- Keep your back straight, and hinge forward at the hips to about 30 degrees.
- Brace your core to provide stability.
- Keeping your head and chest up, pull the weight up towards your chest. Hold at the top for a couple of seconds.
- Slowly lower the weight back down to the starting position and repeat.
The deadlift is a technical compound movement that, when performed correctly, will target a huge number of muscle groups across the body, as well as firing up your central nervous system.
How to deadlift:
- Position a barbell on the ground with the desired weight distributed equally on either side.
- Stand with your feet positioned just under the barbell.
- Keep your feet around shoulder width apart with toes pointing slight out.
- Push your glutes back and bend at the knees so you can reach the bar.
- Take hold of the barbell using an overhand grip.
- Keep your spine neutral with your head and chest up throughout the exercise.
- Your hips should be lower than your shoulders to prevent your lower back from rounding.
- Brace your core and push through your heels to pull the weight up. Don’t pull the weight using your arms.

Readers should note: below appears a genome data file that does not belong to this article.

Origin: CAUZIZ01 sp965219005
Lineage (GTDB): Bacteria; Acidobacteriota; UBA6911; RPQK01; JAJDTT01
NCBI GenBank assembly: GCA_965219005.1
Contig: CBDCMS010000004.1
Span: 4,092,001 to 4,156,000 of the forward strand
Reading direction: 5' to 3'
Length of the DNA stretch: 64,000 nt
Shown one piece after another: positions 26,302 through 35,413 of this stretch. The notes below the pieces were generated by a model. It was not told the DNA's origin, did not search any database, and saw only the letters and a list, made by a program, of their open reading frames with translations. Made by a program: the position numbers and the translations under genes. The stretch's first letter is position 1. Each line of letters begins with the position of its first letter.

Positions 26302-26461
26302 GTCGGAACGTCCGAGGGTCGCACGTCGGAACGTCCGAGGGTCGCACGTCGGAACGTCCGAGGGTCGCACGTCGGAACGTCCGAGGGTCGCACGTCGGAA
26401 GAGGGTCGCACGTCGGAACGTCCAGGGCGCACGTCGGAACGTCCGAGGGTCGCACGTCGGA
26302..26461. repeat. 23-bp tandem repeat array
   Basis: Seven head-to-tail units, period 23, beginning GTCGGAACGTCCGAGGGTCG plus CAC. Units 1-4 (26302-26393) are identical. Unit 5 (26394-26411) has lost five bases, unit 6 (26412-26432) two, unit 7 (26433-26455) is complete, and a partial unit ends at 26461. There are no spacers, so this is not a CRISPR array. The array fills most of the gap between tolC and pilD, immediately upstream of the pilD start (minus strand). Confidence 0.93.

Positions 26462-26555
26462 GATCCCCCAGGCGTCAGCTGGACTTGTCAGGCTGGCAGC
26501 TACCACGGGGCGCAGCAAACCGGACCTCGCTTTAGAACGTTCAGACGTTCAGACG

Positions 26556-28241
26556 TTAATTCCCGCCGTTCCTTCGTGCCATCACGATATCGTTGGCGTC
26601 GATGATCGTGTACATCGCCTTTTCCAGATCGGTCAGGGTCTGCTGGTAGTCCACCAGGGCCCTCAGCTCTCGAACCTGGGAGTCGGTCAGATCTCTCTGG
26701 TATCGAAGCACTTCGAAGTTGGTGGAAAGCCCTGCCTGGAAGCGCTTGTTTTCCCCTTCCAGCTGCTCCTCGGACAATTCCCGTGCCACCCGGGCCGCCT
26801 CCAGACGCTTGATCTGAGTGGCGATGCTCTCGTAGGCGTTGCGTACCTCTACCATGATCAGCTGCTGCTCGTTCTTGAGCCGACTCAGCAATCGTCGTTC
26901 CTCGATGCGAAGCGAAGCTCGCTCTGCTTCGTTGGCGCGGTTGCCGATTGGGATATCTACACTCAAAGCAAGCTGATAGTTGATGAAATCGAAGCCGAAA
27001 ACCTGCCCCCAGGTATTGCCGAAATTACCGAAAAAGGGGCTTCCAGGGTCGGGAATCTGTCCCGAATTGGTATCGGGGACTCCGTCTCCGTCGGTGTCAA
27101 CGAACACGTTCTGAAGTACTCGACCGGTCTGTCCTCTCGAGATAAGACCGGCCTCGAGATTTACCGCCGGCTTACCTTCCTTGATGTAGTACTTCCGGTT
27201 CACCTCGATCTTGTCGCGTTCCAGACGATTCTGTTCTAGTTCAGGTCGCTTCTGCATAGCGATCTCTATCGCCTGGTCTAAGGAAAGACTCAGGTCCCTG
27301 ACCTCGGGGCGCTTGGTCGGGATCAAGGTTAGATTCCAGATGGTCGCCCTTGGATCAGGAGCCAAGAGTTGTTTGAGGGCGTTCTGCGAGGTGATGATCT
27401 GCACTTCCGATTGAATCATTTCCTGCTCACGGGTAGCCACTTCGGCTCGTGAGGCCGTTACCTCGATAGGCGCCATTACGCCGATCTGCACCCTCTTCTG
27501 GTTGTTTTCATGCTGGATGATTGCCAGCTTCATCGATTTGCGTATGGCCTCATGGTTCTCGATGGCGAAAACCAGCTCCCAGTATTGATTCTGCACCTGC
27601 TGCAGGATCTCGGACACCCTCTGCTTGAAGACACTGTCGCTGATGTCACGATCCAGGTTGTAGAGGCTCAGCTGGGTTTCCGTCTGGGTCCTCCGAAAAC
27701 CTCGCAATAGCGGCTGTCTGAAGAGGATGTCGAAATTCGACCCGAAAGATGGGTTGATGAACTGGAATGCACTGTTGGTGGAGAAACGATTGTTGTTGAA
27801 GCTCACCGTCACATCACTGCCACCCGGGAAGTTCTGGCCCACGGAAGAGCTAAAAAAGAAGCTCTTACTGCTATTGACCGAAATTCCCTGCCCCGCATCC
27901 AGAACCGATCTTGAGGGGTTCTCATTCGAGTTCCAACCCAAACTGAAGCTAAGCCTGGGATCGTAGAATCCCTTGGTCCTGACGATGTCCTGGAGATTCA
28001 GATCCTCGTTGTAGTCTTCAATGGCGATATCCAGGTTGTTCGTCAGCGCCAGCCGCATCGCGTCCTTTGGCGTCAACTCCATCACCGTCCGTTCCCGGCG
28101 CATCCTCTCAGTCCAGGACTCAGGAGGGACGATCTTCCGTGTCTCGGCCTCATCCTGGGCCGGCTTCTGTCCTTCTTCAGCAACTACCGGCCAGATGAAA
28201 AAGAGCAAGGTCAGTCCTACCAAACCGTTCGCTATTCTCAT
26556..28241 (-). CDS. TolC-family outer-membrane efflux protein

- At the top of the movement, don’t overextend (bend backwards).
- Keep your shoulders down and back, squeeze the glutes and hold for a second.
- Push your glutes back and bend at the knees to return the bar back to the ground before repeating.
Exercises for Dumbbell Training
Below are a couple of examples of exercises best performed with dumbbells.
How to perform a dumbbell bicep curl
- Start by standing upright, feet shoulder width apart, with a dumbbell in each hand.
- Hold the dumbbells in a neutral position so they are down by your sides with your palms facing towards you.
- Slowly bring the dumbbells up towards you and rotate your arms as you go.
- At the top of the movement the dumbbells should be at the top of your chest with your palms facing towards you.
- Hold at the top and slowly drop them back down to the starting position.